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This 3 page Class Notes was uploaded by Amanda Notetaker on Saturday July 23, 2016. The Class Notes belongs to at Boise State University taught by in Summer 2016. Since its upload, it has received 6 views.
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Date Created: 07/23/16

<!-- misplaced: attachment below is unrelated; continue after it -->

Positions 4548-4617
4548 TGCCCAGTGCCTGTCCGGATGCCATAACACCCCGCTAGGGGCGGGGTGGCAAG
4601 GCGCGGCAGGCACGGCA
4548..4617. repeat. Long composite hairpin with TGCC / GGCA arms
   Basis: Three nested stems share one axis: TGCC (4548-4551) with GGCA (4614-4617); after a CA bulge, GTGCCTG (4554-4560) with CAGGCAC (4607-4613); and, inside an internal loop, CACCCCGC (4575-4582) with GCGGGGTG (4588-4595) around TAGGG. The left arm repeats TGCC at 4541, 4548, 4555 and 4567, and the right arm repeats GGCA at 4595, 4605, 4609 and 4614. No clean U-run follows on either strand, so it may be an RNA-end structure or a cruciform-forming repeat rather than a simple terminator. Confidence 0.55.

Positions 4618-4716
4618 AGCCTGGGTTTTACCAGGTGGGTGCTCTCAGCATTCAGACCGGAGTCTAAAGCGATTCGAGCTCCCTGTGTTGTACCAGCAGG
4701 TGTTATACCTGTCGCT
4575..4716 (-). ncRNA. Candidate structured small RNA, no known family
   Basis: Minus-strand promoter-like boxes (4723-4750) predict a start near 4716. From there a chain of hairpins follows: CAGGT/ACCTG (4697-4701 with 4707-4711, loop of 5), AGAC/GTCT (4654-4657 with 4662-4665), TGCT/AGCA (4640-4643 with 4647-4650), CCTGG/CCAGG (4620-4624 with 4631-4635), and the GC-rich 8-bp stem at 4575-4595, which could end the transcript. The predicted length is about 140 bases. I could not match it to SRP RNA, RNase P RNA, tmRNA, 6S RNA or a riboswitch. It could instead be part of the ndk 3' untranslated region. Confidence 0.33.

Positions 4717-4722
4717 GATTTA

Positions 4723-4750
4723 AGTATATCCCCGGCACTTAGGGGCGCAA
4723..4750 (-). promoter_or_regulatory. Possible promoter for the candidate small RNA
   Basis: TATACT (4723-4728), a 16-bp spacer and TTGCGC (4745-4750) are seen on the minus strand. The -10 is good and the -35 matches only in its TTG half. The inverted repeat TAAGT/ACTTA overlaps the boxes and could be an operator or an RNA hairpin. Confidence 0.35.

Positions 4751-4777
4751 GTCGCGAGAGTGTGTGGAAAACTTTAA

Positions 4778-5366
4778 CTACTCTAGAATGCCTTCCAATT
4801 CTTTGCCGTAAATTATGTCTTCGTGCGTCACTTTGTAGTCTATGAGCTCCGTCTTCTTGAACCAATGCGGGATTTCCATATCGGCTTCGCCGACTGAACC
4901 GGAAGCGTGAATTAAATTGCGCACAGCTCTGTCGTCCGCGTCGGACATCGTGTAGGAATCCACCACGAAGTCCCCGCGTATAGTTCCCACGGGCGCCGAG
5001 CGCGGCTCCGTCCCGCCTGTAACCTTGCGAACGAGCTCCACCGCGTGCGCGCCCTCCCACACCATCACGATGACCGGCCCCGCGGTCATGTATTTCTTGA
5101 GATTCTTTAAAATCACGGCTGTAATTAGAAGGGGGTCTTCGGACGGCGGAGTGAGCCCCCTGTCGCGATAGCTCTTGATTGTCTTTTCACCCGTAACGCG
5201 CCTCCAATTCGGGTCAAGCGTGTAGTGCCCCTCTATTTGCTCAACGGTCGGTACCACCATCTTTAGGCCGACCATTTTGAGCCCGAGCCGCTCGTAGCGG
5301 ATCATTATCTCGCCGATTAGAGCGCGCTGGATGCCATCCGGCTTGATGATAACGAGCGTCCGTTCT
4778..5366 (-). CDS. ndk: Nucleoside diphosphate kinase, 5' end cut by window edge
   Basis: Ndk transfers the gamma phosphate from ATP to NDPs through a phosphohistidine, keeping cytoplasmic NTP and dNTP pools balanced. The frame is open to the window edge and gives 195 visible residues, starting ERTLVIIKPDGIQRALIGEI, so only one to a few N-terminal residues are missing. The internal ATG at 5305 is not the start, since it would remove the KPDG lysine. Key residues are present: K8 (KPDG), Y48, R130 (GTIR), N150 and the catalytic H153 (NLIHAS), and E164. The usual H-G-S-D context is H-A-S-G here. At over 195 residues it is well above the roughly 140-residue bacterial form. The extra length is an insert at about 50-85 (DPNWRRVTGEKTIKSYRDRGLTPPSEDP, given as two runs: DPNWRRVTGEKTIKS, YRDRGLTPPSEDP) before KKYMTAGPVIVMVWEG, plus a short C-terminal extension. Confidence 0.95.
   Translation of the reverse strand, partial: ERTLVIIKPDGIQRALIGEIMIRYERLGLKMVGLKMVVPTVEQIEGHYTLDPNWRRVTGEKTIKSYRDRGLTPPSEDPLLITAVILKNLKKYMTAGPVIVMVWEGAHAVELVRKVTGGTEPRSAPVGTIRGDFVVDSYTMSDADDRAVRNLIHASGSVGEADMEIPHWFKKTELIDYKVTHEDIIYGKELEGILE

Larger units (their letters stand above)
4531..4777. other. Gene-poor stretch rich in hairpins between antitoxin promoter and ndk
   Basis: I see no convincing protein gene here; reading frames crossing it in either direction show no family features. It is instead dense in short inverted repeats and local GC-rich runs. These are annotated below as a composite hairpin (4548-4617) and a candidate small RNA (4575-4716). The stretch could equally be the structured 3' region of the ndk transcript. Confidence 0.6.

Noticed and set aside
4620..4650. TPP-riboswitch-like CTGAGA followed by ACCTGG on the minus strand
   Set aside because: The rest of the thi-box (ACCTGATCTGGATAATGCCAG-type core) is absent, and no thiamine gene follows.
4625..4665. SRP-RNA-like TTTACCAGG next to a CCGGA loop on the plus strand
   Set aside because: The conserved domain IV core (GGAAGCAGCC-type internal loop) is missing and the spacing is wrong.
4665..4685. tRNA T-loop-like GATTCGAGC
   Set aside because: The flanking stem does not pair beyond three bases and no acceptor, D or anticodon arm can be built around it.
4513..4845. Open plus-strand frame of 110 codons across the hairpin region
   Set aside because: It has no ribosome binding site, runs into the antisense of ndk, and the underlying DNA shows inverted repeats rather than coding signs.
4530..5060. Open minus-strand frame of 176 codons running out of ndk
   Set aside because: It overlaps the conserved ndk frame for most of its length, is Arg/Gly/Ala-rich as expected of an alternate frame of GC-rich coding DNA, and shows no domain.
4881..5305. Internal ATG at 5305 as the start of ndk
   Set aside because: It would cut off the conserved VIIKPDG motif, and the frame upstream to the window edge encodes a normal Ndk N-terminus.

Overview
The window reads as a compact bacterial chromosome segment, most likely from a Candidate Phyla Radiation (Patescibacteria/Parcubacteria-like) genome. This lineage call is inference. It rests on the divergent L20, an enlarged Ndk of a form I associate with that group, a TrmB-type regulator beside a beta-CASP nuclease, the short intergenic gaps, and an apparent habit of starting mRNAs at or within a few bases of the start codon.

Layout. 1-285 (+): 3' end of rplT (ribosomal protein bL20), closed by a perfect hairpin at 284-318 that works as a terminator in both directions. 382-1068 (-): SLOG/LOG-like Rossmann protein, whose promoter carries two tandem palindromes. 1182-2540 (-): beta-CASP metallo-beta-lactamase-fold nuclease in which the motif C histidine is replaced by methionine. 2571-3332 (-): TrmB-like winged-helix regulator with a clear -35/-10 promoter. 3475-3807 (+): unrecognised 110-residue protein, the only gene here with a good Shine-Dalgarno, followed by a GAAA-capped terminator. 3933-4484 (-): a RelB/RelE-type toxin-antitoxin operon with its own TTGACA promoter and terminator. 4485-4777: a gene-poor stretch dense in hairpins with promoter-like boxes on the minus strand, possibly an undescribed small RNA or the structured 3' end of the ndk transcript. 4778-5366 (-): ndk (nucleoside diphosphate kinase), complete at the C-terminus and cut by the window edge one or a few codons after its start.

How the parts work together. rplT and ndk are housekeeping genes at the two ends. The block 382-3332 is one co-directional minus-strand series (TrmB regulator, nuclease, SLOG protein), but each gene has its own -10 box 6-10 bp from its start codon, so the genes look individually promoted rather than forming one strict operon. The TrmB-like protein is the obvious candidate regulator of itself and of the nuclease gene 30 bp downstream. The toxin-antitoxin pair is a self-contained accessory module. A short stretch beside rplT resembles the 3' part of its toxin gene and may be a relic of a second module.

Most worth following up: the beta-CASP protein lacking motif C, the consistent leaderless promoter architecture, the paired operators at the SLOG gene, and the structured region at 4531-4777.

Socialization: From Infancy to Old Age Socialization: Lifelong social experience by which people develop their human potential and learn culture. Humans need social experience to lean their culture and survive. o Personality: Person’s fairly consistent patterns of acting, thinking and feeling Built by internalizing our surroundings Human Development: Nature vs. Nurture o Biological: Nature: Some people are born criminals, women are naturally emotional, men are naturally rational o Social: Nurture: Biology has no part in human behavior, life depends on the functioning of the body Understanding Socialization: Sigmund Freud: Studies personality and mental disorders, developed the theory of psychoanalysis o Basic Human Needs: Sexual and emotional bonding (Life instincts, “eros”) and secondly, an aggressive drive (Death instinct, “thanatos”) o Model of Personality: Id: Basic drives, unconscious and demand immediate satisfaction Ego: Conscious efforts to balance innate pleasureseeking drives with the demands of society, arises when we become aware of our distinct Superego: Cultural values and norms internalized by an individual Jean Piaget: Swiss psychologist who studies human cognition: Piaget’s Stages of Development: o Sensorimotor: Individuals experience the world only through senses (Birth2) o Preoperational: Individuals first use language and other symbols (26) o Operational: Individuals first see causal connections in their surroundings (711) o Formal Operational: Individuals think abstractly and critically (12+) Lawrence Kohlberg: Moral reasoning o Preconventional: Children experience the world in terms of pain and pleasure (Piaget’s sensorimotor stage) o Conventional: Young people lose their selfishness and conform to cultural norms. Asses intention in reaching moral judgments instead of looking just at wha people do (Piaget’s formal operational stage) o Postconventional: People move past society norms and consider abstract ethical principles Carol Gilligan: Theory of Gender and Moral Development o Boys have a justice perspective, relying on formal rules of right and wrong o Girls have a care and responsibility perspective judging a situation with an eye toward personal relationships and loyalties George Herbert Mead: Theory of Social Self o The Self: Part of an individual’s personality composed of selfawareness and self image The self is not there at birth, it develops Develops with social experiences and interactions with others Social experience is the exchange of symbols Seeking meaning leads people to imagine other people’s intentions Understanding intention requires imagining the situation from the other person’s point of view “taking the role of the other” o The Looking Glass Self: Selfimage based on how we think others see us o The I and the Me: By taking the role of others, we become selfaware o Development of the Self, Generalized Other: Widespread cultural norms and values we use as references in evaluating ourselves Erik H. Erikson: Eight Stages of Development… Remember from Psych Agents of Socialization: Nurture and Childhood Race and Class Gender What Children Learn Peer Group Mass Media Television and Politics Television and Violence Socialization and the Life Course: Childhood Adolescence Adulthood o Early: 1840 “do it all” o Middle: 4065 Old Age: Middle 60s o Gerontology: Study of the aging and elderly o Aging and Biology o Aging and Culture: Gerontocracy: Form of a social organization in which the elderly have the most wealth, power and prestige Ageism: Prejudice and discrimination against the older people o Aging and Income Death and Dying Resocialization: Radically changing an inmate’s personality by carefully controlling the environment Personal Institutions: a setting in which people are isolated from society and manipulated by an admin staff
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